Recent character posters for The Matrix Resurrections lend credence to the hypothesis that Priyanka Chopra’s role is the new Oracle in the following way:
The hypothesis that Priyanka Chopra’s role is the new Oracle is supported by recent character posters for The Matrix Resurrections. With the Saved by the Bell reboot, the Resident Evil: Welcome to Raccoon City film adapting the first two games, and legacy characters Grant, Sattler, and Malcolm all slated to return for Jurassic World: Dominion, it appears like the 1990s nostalgia movement is in full force. With that in mind, this is the ideal time for the Matrix franchise to return. Naturally, not everything old will be made new again in The Matrix Resurrections. Keanu Reeves reprises his role as Neo, as does Carrie-Anne Moss as Trinity, but the rest of the ensemble is entirely new. Morpheus, too, will be reimagined as a younger version, played by Candyman’s Yahya Abdul-Mateen II. The Oracle, on the other hand, was expected to be played by a new actress, given the precedent for her shifting look was set in The Matrix Revolutions. The Oracle’s role in The Matrix Resurrections is yet to be announced, although it’s widely assumed on the internet that she’ll be played by Priyanka Chopra. This hypothesis has not been dispelled by the most recent poster featuring Priyanka.
The Matrix Resurrections character posters feature numerous classic and new characters:
The collection of The Matrix Resurrections character posters includes both classic and new characters, including Priyanka Chopra’s role. While all of the characters are encircled by squiggly lines of Matrix-style code, everyone except Chopra is surrounded by a single color of code. Chopra’s figure, on the other hand, is surrounded by a combination of red and blue, implying that she will play the Oracle. Red and blue are, of course, the colors of the two pills Morpheus delivers to Neo in the first Matrix film, one of which allows him to understand the truth about the Matrix and the other of which allows him to return to his previous humdrum existence as an office worker by day and hacker by night. The creators of The Matrix Resurrections may be referring to how the Oracle straddles both sides of the war between humans and computers by coloring Chopra’s figure in both red and blue. She is a machine-created software, yet she seeks to serve people and, in the end, aims for peace amongst them. She’s a machine-created software that occasionally helps humans but isn’t fully at home with either, remaining practically above the fray but not without creating enemies. As a result, she’s a hybrid of the truth and the deception that Neo is originally presented with, especially when The Architect refers to the Oracle as the Matrix’s “mother.” The Matrix franchise doesn’t do anything by chance, even its marketing, so it’s difficult to believe that the decision to paint Chopra both red and blue isn’t a reflection of a deeper reality.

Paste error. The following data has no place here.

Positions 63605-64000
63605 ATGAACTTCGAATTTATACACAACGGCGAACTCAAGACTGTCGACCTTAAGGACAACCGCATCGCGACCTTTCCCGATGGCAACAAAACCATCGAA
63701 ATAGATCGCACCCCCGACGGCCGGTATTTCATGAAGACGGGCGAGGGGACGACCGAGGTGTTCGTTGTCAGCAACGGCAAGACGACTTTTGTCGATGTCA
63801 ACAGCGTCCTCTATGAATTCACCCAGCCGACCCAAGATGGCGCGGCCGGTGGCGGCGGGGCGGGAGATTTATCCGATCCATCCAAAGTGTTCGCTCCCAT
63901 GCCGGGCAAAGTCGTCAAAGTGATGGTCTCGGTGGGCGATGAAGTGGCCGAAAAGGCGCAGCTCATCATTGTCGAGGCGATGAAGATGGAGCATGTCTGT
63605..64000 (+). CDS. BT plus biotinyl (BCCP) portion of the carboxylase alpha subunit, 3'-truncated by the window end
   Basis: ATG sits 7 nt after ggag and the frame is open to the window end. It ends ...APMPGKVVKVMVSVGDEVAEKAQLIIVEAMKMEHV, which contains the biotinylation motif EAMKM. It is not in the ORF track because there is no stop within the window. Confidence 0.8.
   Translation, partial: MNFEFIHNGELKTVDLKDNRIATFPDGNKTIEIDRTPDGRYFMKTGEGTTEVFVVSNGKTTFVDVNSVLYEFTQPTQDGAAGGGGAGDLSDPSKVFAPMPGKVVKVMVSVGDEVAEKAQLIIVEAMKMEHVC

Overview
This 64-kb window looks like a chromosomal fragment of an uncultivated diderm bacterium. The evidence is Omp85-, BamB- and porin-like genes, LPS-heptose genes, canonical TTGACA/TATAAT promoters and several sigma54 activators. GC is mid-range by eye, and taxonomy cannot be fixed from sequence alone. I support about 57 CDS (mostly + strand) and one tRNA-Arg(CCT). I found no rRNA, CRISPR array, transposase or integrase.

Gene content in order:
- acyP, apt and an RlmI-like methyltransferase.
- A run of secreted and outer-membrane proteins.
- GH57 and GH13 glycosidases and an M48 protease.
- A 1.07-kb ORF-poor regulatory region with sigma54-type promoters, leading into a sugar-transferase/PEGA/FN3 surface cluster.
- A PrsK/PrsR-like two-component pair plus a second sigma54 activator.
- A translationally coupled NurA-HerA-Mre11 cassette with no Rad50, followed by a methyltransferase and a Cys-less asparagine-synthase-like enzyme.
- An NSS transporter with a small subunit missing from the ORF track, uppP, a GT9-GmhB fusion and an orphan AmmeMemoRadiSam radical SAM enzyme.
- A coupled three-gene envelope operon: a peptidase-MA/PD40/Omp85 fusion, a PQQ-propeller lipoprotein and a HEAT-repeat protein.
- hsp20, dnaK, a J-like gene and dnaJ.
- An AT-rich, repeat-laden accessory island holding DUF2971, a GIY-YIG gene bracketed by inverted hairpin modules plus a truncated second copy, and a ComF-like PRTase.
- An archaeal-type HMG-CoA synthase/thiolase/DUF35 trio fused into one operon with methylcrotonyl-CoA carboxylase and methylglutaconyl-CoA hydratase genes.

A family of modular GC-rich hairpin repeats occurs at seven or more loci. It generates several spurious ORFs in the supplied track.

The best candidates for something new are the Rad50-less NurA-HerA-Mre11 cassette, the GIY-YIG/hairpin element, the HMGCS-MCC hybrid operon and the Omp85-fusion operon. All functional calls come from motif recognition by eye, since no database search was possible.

Despite being released at the tail end of the 1990s, The Matrix became one of the decade’s most memorable films:
Despite being released at the tail end of the 1990s, The Matrix became one of the most memorable films of the decade, and in many ways, it feels like a product of that period. Multiple franchises have demonstrated that it is possible to effectively resuscitate a 1990s product, and The Matrix Resurrections appears to be attempting to retain the cyberpunk style and mystery tone that the Wachowskis established with the first film. Given the mixed legacy of the sequels Reloaded and Revolutions, as the primary poster suggests, returning to the source is arguably the best way forward.